It was the Velvet Underground’s lot to be ahead of, or at least out of step with, their time. The mid- to late '60s was an era of explosive growth and experimentation in rock, but the Velvets' innovations -- which blended the energy of rock with the sonic adventurism of the avant-garde, and introduced a new degree of social realism and sexual kinkiness into rock lyrics -- were too abrasive for the mainstream to handle. During their time, the group experienced little commercial success; though they were hugely appreciated by a cult audience and some critics, the larger public treated them with indifference or, occasionally, scorn. The Velvets' music was too important to languish in obscurity, though; their cult only grew larger and larger in the years following their demise, and continued to mushroom through the years.
Historians often hail the group for their incalculable influence upon the punk and new wave of subsequent years, and while the Velvets were undoubtedly a key touchstone of the movements, to focus upon these elements of their vision is to only get part of the story. The group was uncompromising in its music and lyrics, to be sure, sometimes espousing a bleakness and primitivism that would inspire alienated singers and songwriters of future generations. But the band's colorful and oft-grim soundscapes were firmly grounded in strong, well-constructed songs that could be as humanistic and compassionate as they were outrageous and confrontational. The member most responsible for these qualities was guitarist, singer, and songwriter Lou Reed, whose sing-speak vocals and gripping narratives came to define street-savvy rock & roll.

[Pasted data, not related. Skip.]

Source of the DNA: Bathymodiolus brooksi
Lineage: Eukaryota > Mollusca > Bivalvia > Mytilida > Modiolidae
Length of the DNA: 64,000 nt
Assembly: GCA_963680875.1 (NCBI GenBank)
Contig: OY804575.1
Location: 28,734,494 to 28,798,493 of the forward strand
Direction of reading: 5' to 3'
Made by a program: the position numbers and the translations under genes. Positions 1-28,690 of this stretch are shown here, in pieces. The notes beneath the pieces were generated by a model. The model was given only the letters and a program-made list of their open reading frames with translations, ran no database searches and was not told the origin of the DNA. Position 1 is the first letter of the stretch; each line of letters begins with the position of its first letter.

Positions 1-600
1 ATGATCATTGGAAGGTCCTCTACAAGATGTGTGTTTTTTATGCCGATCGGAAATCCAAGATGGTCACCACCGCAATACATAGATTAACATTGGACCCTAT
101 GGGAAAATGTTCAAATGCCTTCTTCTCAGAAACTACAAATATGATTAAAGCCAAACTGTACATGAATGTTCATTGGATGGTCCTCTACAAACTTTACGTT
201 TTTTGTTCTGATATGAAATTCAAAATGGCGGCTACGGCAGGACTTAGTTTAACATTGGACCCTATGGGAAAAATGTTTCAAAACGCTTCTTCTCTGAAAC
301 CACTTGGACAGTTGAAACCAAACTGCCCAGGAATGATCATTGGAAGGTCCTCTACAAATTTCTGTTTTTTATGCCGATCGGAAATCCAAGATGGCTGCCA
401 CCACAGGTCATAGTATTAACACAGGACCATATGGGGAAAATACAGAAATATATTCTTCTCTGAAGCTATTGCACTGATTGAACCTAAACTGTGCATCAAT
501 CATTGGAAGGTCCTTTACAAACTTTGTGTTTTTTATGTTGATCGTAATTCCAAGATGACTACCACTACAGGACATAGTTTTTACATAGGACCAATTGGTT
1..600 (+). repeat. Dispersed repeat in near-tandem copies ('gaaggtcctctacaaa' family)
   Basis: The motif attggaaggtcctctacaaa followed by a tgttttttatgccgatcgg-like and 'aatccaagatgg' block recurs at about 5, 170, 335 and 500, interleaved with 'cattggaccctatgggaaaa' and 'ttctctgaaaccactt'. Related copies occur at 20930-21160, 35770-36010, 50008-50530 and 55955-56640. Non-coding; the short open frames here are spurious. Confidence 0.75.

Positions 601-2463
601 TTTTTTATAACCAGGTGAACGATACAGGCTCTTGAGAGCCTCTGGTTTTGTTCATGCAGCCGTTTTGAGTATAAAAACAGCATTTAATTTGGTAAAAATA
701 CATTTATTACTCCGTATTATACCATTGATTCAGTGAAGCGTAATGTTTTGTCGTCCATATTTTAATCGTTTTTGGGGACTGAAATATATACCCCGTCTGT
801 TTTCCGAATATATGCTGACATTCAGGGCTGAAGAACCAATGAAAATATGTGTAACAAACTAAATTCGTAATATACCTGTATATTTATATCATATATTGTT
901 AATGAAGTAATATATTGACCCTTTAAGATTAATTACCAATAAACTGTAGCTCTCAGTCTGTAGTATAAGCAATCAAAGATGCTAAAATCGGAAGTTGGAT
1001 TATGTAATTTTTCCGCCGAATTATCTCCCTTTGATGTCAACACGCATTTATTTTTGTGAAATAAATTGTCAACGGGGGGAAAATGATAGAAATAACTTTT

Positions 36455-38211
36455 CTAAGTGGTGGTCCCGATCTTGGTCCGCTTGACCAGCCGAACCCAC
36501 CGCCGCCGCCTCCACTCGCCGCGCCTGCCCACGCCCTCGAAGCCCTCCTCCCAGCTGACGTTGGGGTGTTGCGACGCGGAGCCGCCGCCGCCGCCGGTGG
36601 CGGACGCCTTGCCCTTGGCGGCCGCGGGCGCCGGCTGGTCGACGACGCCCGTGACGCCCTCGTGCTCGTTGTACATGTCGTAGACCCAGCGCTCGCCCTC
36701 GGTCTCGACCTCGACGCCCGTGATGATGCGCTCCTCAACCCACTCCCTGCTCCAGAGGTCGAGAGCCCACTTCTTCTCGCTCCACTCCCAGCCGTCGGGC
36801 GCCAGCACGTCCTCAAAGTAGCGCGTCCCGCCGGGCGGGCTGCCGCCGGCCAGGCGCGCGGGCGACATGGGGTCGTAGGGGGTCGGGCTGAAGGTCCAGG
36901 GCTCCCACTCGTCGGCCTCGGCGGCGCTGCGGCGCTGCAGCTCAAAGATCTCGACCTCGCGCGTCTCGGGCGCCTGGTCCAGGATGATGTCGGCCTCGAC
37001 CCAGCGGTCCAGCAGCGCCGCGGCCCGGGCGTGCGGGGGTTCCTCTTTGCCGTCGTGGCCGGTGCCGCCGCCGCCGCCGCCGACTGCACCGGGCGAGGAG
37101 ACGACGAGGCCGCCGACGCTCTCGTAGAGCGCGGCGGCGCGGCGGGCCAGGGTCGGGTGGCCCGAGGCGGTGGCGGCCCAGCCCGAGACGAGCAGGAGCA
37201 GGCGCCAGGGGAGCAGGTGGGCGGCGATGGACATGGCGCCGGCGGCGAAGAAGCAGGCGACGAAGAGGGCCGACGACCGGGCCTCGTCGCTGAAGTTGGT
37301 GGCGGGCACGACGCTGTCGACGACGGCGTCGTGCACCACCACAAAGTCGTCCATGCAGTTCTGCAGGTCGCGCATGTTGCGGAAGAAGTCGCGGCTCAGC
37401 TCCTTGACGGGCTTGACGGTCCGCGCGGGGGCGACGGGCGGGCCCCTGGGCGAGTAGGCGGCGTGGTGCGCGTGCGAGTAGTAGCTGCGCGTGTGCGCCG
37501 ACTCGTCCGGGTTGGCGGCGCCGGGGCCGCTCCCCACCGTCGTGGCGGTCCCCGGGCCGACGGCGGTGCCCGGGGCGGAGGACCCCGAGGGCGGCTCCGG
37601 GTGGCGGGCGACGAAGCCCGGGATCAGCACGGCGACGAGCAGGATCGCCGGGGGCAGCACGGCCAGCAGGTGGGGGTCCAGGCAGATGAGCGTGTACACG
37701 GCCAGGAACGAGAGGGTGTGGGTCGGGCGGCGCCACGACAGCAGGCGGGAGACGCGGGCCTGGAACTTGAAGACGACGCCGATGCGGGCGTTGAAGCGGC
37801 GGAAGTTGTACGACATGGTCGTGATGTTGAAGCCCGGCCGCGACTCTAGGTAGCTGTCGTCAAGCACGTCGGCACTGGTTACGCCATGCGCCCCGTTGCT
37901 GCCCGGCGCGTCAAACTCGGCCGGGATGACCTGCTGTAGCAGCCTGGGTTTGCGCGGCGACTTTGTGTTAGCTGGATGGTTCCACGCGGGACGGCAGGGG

- Richie Unterberger, writing for AllMusic.com